Chihwaseon

Chihwaseon

3.0 out of 53.0 out of 53.0 out of 53.0 out of 5 3.0

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In Chihwaseon, director Im Kwon-Taek (Chunhyang) recounts the life of 19th-century Korean painter Jang “Ohwon” Seung-Ub (Choi Min-Sik) with the workmanlike precision one might expect from someone who’s made nearly 100 features in 40 years. For his latest old-man epic, Im shared this year’s Cannes Best Director prize with Paul Thomas Anderson, whose Punch-Drunk Love will also have its U.S. premiere at the New York Film Festival. Ohwon’s drunken rages and fits of creative energy are the film’s major focus, though Im’s dialectic is to point to the symbiotic relationship between the man and his country’s ever-changing political upheavals. While his talents are highly regarded, Ohwon strives to distance himself from the masters he’s accused of copying, and as played by Choi, Ohwon is so uncomfortable within his own flesh, tortured by his constant frustration (both creative and sexual), that he spends the duration of the film fumbling his way toward an elusive transcendence. Im’s humanism is unmistakable but his recollection of Ohwon’s life feels cold at times. The director’s nature shots are ravishing (in one scene, the wilderness seemingly loses its color in response to one of Ohwon’s violent uproars) though he fails to elucidate the complicated relationship between artist and nature that Ohwon’s paintings suggest.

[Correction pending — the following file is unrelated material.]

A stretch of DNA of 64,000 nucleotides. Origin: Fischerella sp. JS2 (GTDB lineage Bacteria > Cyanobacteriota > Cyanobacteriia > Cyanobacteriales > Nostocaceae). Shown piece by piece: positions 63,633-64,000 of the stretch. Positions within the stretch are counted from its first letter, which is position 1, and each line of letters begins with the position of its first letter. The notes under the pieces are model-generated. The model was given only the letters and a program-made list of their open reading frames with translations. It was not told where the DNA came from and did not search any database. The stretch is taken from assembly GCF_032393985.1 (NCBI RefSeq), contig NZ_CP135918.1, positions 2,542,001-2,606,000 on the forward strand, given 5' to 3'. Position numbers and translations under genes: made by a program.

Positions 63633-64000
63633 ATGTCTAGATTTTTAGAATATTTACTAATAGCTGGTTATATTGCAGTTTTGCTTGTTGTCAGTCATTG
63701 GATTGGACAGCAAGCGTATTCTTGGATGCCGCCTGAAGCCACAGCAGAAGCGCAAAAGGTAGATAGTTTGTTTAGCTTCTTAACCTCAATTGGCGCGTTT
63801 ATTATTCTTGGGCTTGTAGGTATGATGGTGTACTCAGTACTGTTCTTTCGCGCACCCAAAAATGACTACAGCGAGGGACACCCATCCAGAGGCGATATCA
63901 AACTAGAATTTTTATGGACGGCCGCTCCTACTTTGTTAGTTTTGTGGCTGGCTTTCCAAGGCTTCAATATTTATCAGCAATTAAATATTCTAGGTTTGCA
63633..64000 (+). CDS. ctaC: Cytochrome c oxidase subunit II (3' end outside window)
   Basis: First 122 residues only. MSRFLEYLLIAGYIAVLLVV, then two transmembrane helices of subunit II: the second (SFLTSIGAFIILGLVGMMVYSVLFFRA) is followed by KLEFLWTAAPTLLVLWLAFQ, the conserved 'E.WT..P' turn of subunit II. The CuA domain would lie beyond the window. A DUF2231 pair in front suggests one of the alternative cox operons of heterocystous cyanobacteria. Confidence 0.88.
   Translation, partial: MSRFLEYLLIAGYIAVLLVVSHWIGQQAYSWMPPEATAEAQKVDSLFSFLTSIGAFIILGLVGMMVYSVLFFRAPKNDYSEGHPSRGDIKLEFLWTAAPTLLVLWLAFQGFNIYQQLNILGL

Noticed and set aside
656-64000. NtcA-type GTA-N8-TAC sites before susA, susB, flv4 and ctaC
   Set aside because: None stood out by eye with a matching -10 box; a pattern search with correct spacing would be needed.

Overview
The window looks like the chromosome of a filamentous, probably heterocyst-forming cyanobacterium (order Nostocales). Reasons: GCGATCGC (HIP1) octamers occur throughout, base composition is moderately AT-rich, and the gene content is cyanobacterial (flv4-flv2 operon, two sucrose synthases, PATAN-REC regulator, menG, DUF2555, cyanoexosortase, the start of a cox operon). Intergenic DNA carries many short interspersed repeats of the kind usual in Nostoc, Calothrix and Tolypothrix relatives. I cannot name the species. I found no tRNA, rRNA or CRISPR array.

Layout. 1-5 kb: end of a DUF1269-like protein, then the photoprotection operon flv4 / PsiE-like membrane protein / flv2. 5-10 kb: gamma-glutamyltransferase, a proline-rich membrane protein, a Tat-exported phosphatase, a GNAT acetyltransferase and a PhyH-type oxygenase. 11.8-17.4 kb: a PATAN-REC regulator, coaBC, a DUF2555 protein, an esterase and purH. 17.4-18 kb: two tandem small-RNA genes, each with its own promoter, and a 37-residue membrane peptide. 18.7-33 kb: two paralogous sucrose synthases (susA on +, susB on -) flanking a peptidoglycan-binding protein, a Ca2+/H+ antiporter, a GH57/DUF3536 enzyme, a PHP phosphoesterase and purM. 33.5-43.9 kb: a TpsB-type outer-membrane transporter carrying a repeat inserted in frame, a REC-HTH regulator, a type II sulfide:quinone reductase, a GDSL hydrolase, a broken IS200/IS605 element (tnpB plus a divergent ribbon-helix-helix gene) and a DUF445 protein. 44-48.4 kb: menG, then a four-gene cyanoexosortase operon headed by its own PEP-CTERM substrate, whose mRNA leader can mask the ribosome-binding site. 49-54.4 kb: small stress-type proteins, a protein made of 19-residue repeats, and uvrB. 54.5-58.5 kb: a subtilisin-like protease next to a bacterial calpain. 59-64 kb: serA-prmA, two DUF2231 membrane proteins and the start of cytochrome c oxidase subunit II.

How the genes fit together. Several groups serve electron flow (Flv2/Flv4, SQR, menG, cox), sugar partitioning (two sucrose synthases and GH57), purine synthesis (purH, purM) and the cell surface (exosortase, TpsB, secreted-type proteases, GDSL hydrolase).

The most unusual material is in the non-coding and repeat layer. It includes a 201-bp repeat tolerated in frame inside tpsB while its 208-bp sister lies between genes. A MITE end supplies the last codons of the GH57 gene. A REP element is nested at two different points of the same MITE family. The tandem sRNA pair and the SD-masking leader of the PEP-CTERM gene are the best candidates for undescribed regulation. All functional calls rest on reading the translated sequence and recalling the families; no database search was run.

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DVD
Distributor
Kino International
Runtime
117 min
Rating
NR
Year
2002
Director
Im Kwon-taek
Screenwriter
Im Kwon-taek, Kim Yong-ok, Min Byung-sam
Cast
Choi Min-Sik, Ahn Sung-Ki, Yu Ho-Jeong, Kim Yeo-Jin, Son Ye-Jin, Han Myung-Goo, Jung Tae-Woo